Space and Culture Special Issue
The design, use and perception of urban spaces have traditionally been the result of the continuous negotiation between two groups: those who analyse, design and manage spaces (architects, planners, regulators and the like) and those who inhabit spaces, namely the users. Although the balance of each part in this relationship has varied along the entire urban history, this has always been the product of two distinct parties.
With the progress of digital technologies that characterized the last decades and, in particular, with the advent of ubiquitous computing (ubicomp) this relationship has significantly changed. Urban spaces are now increasingly the result of designers, users and a third new agency which is represented by software. Defined to some extent as urban assemblage, this notion has been recently used to define the urban environment as the indivisible combination of people (individuals who produce and consume data and information), the built environment (the physical extent of the city and its architecture) and software (the ubiquitous presence of computers).
Moreover, the omnipresence of software is underpinned by a growing capacity for autonomy and learning that characterise algorithms today. Systems based on Machine Learning (ML) and Artificial Intelligence (AI) are increasingly given an active role in place and space-making processes. They are gradually progressing from being analytical and monitoring techniques (e.g. those employed in city dashboards) to automated evaluation and decision-making tools that designers, planners and regulators use to generate and manage urban spaces. ML and AI systems greatly benefit from the informational infrastructure of which we are all part, with the growing availability of the quantity of data (big data) and their quality (granularity).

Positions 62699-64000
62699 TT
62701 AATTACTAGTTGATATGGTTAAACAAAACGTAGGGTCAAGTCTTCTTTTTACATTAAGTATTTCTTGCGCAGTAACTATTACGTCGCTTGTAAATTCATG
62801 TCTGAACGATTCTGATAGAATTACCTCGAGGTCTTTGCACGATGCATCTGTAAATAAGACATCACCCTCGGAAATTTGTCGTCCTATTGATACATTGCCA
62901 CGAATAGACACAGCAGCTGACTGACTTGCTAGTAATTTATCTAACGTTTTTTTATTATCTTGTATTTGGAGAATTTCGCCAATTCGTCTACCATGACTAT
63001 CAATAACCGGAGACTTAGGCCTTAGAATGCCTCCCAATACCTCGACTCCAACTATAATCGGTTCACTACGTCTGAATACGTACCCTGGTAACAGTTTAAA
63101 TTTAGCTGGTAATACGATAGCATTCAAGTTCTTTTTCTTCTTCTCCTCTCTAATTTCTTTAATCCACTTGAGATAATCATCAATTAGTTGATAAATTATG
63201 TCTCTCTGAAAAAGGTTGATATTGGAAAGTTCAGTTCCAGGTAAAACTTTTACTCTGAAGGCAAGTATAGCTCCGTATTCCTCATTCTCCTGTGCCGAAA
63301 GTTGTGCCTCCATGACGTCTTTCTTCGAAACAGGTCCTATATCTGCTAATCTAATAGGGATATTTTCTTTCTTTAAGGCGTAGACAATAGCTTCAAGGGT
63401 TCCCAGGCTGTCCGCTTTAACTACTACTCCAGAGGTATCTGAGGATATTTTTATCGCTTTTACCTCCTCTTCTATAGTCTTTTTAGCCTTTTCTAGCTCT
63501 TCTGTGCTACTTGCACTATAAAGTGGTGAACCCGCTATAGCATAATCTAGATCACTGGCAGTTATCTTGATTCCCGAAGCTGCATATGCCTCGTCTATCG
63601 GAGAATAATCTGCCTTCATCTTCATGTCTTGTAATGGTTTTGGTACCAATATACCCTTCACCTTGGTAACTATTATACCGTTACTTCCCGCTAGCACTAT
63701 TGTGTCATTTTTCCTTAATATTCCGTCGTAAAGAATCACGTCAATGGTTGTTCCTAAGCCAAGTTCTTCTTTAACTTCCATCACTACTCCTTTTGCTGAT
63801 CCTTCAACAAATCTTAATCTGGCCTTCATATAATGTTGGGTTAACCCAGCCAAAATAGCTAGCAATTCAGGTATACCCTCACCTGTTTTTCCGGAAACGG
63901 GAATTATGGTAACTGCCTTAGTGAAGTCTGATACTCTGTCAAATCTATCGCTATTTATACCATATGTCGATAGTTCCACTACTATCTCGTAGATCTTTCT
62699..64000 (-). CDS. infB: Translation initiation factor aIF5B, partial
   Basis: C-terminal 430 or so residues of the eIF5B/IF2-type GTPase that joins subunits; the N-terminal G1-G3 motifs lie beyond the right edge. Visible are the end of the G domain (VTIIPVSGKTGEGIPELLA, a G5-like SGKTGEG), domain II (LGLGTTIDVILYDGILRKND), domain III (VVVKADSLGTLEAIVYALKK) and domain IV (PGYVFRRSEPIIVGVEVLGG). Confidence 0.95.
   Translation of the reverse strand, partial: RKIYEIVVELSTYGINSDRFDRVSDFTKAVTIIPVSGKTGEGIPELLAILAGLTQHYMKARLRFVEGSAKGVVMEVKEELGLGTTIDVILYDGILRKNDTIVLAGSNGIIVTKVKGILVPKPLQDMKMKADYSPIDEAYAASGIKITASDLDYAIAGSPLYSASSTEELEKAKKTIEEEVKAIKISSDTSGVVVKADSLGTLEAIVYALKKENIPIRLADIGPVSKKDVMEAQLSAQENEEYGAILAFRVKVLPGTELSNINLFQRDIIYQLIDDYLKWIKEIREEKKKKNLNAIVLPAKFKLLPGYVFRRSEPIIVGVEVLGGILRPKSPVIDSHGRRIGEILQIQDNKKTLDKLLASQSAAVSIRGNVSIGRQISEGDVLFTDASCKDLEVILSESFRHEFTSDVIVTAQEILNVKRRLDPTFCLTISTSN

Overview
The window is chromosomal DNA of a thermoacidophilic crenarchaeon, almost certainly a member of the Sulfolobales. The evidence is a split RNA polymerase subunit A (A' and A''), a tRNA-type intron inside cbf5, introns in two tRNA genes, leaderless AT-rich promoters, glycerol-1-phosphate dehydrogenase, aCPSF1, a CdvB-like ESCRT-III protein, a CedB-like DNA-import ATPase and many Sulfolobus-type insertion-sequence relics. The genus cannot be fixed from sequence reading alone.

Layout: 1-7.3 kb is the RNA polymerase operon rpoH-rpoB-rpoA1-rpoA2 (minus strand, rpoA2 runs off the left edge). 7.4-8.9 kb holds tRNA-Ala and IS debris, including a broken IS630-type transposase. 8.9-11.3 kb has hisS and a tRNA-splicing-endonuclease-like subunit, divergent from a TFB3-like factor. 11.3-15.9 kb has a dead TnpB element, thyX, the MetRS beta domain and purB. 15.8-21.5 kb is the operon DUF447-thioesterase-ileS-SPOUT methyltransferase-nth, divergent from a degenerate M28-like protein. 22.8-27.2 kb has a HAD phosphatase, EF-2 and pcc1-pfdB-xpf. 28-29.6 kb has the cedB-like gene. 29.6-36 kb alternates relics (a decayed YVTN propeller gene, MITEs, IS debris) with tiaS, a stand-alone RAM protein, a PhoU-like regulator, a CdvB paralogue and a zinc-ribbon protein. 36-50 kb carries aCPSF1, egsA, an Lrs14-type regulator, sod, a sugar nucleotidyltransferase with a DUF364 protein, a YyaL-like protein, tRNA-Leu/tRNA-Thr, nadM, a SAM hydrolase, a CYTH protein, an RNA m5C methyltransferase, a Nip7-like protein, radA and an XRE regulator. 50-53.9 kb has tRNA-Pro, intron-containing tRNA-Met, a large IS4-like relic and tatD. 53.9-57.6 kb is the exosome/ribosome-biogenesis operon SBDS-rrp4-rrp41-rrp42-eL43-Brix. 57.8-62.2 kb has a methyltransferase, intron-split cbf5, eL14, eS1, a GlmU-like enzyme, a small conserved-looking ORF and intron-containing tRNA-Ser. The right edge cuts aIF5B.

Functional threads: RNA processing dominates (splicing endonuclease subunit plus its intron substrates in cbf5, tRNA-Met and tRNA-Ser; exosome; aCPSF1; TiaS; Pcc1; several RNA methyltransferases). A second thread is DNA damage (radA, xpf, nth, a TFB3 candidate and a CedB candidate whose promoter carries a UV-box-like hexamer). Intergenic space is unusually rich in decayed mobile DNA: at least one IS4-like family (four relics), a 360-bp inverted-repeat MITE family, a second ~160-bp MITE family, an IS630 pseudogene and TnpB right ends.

This Special Issue aims at exploring in particular the last element of this tripartite system: computing intended as a ubiquitous, pervasive and ramified presence in urban life. Specifically, we are interested in the role of software as an increasingly autonomous actor able to learn, improve itself and continuously perfect the relationship human-machine.
This Special Issue calls for ground-breaking ideas and provocative thoughts, projects, demos and reflections to explore how software, more specifically ML/AI will change cities and the spaces in which we live in the near future.
Deadline for submission of articles: 30 April 2021
For any enquiry about the Special Issue, please contact Silvio Carta – University of Hertfordshire. Email: email@example.com
For submission guidelines and requirement, please see: https://journals.sagepub.com/author-instructions/SAC